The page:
High Line Reversal
The Bloomberg adminstration has taken the first step toward making the abandoned elevated freight line known as the High Line into a public park and promenade. The 1.5-mile viaduct goes from 34th Street to Gansevoort Street on the far West Side, running alongside -- and sometimes through -- warehouses and industrial buildings. Unused since 1980, the rusting rails have been colonized by wildflowers and even trees. Its gritty charm inspired a group called the Friends of the High Line to campaign for the transformation of the line into an aerial greenway, similar to the Promenade Plantee in Paris, an old elevated rail line turned into a green promenade that revitalized the district around it.
The Bloomberg administration filed a request for a certificate of interim trail use from the federal Surface Transportation Board, to preserve the route. In its filing, the city said that it would take on responsibility for managing the right of way as well as legal liability, according to New York Times. If the request is granted, however, it would be just the start of the transformation of the rusting structure into a usable pedestrian promenade. One unanswered question is how the city would find funding for the project in today's economic climate.
The Bloomberg request was a complete reversal from the Giuliani administration's position. Late last year, Giuliani officials reached an agreement with the rail line's manager, the CSX corporation, to have the line demolished. The owners of commercial property along the High Line consider it a dangerous eyesore and an impediment to development in the area, and have sought to have it torn down for years. Mayor Bloomberg, who has shown himself willing to consider new and unconventional ideas, has come down on the side of the visionaries who imagine a new type of open space in New York City. City Council Speaker Gifford Miller supported the mayor's action, saying in the New York Times, "I believe - and I think the administration has also seen - that when you consider the possibilities for a preserved and reused High Line as a public space and a signature moment in the New York landscape, that the positives are almost limitless."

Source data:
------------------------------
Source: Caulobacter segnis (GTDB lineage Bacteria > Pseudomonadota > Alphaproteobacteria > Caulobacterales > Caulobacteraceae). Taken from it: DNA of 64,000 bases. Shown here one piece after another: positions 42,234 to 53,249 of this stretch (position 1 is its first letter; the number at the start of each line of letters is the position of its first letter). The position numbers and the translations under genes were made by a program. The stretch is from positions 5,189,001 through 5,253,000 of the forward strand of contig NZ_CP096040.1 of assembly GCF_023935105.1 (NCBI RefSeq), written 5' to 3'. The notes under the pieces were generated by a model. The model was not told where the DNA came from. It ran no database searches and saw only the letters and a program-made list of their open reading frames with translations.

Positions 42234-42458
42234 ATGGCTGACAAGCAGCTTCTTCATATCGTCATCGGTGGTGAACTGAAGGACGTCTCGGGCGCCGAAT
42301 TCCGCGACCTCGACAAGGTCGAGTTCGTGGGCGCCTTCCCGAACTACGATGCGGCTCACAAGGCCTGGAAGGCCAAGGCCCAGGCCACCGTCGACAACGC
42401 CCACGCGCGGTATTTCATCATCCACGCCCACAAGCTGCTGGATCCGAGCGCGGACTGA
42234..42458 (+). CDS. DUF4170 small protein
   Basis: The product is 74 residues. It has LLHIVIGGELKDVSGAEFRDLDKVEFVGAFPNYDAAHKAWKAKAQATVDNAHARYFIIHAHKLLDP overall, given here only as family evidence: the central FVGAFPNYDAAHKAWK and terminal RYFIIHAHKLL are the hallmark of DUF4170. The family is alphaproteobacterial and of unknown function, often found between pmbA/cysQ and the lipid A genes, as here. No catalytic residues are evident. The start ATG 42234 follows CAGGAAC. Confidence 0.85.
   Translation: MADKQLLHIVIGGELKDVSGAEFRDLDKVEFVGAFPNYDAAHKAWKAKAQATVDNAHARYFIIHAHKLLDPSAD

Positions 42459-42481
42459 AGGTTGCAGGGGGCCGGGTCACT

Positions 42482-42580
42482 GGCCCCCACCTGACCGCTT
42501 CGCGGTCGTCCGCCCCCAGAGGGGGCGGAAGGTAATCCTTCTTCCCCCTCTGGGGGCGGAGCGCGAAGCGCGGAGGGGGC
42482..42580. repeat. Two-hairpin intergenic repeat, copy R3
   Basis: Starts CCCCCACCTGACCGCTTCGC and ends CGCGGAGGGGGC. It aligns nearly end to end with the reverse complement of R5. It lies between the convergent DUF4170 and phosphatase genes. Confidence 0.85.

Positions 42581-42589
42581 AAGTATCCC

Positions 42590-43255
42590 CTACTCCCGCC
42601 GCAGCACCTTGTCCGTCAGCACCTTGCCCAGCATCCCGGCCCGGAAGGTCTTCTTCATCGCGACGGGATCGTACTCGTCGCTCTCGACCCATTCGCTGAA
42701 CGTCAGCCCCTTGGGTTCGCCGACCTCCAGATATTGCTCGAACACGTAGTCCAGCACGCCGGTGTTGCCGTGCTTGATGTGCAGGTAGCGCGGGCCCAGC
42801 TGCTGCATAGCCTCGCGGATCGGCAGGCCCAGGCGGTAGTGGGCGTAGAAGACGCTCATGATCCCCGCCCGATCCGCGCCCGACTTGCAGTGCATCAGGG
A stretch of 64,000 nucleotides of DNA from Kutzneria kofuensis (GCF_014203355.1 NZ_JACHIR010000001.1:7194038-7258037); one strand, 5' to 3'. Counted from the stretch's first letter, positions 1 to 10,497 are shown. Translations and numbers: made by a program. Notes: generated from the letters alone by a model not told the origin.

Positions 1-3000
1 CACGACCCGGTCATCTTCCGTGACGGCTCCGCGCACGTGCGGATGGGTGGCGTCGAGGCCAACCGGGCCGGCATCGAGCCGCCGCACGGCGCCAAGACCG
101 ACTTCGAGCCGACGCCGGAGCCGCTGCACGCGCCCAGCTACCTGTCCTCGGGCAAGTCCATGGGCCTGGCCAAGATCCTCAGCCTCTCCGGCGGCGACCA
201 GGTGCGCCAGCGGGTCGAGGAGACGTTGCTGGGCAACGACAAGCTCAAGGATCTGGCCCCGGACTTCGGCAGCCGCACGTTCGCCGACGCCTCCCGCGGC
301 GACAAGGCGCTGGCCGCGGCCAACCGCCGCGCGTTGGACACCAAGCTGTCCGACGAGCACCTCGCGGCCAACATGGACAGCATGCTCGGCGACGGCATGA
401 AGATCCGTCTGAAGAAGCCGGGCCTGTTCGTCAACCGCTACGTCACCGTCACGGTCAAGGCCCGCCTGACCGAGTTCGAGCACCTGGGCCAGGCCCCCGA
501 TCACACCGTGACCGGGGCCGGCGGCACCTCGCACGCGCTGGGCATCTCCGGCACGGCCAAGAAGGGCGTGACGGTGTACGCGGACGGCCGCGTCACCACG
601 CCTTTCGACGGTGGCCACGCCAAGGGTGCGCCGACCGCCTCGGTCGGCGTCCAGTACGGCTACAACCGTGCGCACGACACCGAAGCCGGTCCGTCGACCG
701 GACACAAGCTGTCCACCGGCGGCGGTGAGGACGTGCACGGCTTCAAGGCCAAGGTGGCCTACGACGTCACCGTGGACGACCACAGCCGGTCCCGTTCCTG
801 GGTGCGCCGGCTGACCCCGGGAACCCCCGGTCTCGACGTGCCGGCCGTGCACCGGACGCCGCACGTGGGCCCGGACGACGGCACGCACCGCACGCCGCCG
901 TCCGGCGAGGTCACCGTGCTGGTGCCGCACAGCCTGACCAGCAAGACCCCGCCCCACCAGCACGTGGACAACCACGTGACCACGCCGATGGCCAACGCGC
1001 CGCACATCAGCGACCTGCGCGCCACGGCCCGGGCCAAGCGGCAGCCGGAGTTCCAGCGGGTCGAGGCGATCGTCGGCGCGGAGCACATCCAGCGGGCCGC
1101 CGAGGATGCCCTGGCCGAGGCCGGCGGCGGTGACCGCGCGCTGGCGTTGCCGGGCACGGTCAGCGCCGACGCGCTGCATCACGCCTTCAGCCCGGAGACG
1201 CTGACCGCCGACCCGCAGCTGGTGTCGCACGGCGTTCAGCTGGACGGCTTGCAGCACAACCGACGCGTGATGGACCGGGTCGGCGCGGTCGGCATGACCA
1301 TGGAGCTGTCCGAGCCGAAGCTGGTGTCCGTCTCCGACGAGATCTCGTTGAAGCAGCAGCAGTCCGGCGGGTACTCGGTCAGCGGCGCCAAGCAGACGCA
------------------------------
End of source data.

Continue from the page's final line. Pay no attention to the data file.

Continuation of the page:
Christo, 20 Years Later
Signaling another potential change from previous city policy, the Central Park Conservancy has given its support to a smaller version of an installation in Central Park first proposed in 1979 by the artist Christo and his wife Jeanne-Claude. The artists' plan is to erect a series of rectangular steel gates, each waving a panel of saffron-colored fabric, enclosing and giving definition to the park's curving pathways.
When the idea was first raised, it generated a storm of protest and was rejected in 1981 by the Parks department, in part because of the crowds it would bring into a landscape treasured by New Yorkers for its green beauty and peace.
The Conservancy approved the Christo installation with the caveat that it be considerably scaled down, with 7,500 gates instead of the 11,000 to 15,000 originally proposed, and that there be no disruption to sensitive park areas, no excavation, and minimal use of heavy machinery. Mayor Bloomberg has gone on record in favor of the project, which increases the likelihood that this time around the project will be approved by the parks department.